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Cousins and the changing status of family
Jenny DiPlacidi

This ongoing confusion over the (il)legitimacy of cousin marriage continued for centuries, beyond even Chief Justice Vaughn’s 1669 declaration of the legality of cousin marriage, and especially between secular and spiritual courts because the declaration ‘challenged canon law’. 20 The challenge, however, did little to jeopardise the ecclesiastical courts’ control over marriages between persons within

in Gothic incest
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Female sexual agency and male victims
Jenny DiPlacidi

mother in the incest scene, causing disagreement between scholars such as Robert Miles and Clery regarding the play’s subversiveness or adherence to social and political institutions. 28 Regardless of the play’s intention to uphold or ridicule the legitimacy of government and religious institutions, the figure of the mother, in her sexual agency, reveals anxieties about the female body as capable of having aggressive

in Gothic incest
Open Access (free)
Romances, novels, and the classifications of Irish Romantic fiction
Christina Morin

’, see Robert Tracy, ‘Maria Edgeworth and Lady Morgan: legality versus legitimacy’, Nineteenth-century fiction , 40.1 (1985), 1–22. 68 On the similarities and differences between The wild Irish girl and St Clair , in particular, see Claire Connolly, ‘The national tale’, in Peter Garside and Karen O'Brien (eds), The Oxford history of the novel in English; volume 2: English and British fiction, 1750–1820 (Oxford: Oxford University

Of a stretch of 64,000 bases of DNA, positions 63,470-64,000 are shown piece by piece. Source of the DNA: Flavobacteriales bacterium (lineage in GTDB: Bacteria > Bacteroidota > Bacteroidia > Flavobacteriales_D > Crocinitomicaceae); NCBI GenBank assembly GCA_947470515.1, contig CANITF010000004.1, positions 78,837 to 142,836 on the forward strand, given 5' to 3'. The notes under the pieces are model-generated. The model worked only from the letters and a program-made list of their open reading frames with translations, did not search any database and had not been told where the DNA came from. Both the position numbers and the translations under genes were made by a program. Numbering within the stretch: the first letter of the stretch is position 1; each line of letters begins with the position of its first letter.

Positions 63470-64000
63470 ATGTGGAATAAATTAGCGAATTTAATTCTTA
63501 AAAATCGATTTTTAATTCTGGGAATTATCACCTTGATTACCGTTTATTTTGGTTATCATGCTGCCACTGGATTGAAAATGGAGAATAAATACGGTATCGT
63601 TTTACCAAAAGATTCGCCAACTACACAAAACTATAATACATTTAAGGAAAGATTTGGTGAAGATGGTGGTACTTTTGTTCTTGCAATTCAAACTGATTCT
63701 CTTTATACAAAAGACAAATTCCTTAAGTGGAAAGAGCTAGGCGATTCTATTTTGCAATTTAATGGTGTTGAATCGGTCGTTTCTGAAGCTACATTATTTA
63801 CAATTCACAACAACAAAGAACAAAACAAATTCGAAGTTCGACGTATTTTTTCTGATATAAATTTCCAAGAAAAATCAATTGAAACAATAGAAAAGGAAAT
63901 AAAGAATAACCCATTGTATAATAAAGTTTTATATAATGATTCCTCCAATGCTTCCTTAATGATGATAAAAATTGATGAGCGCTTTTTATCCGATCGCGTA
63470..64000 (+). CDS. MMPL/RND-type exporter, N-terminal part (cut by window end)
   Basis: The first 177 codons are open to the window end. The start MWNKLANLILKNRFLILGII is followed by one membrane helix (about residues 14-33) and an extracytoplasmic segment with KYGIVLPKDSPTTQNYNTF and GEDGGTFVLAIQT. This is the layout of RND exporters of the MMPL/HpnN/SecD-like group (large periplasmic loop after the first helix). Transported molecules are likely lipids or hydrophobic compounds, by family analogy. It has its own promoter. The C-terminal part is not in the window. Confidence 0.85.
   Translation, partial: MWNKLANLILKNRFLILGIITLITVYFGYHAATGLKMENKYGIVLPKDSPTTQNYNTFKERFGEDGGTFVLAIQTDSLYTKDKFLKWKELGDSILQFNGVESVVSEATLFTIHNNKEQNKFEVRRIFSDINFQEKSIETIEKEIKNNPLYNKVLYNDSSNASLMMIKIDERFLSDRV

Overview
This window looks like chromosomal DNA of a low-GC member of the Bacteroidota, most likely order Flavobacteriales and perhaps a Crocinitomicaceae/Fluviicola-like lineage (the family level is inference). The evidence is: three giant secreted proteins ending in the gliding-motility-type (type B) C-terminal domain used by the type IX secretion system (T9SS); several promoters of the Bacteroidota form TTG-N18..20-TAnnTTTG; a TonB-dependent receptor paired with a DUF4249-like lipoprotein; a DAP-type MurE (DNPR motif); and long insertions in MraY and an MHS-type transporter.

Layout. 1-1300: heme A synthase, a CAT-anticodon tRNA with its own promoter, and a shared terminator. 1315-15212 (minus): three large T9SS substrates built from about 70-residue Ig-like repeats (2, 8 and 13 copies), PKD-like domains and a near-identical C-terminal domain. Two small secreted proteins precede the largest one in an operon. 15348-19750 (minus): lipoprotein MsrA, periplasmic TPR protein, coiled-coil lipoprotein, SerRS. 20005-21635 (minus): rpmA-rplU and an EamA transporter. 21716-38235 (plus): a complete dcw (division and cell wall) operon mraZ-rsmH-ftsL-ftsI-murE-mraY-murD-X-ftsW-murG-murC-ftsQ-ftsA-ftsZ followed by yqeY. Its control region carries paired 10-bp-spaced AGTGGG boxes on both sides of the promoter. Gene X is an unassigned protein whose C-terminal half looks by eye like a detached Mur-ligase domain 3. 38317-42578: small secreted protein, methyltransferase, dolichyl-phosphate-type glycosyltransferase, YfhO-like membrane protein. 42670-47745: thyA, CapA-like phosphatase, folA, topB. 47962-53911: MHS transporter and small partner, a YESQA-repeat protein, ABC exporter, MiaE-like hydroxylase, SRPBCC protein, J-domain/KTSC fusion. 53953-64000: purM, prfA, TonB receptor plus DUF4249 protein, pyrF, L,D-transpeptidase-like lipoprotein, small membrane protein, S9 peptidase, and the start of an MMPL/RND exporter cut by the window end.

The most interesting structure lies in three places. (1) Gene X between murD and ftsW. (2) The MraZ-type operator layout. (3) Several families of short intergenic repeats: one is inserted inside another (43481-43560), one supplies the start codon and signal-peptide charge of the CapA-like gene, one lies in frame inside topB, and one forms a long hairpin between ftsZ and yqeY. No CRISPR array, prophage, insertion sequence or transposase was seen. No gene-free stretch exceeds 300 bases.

in The gothic novel in Ireland, c. 1760–1829
Father– daughter incest and the economics of exchange
Jenny DiPlacidi

fiction and drama’ (p. 57). 36 Benjamin Bird, ‘Treason and imagination: the anxiety of legitimacy in the subject of the 1760s’, Romanticism , 12:3 (2006), 192–3. Bird argues that what ‘particularly aroused Walpole’s wrath was a case of seditious libel brought by the crown against forty

in Gothic incest
Re-examining paradigms of sibling incest
Jenny DiPlacidi

the hero’s legitimacy has consequences: Enrico discovers Laurette is also legitimate and was orphaned when the Marchese killed her father to steal her inheritance; the money that Enrico inherits is rightfully Laurette’s. Enrico conceals from Laurette the murder of her father by his and the novel ends with their wedding. Such a conclusion effectively negates the potential implications of Enrico

in Gothic incest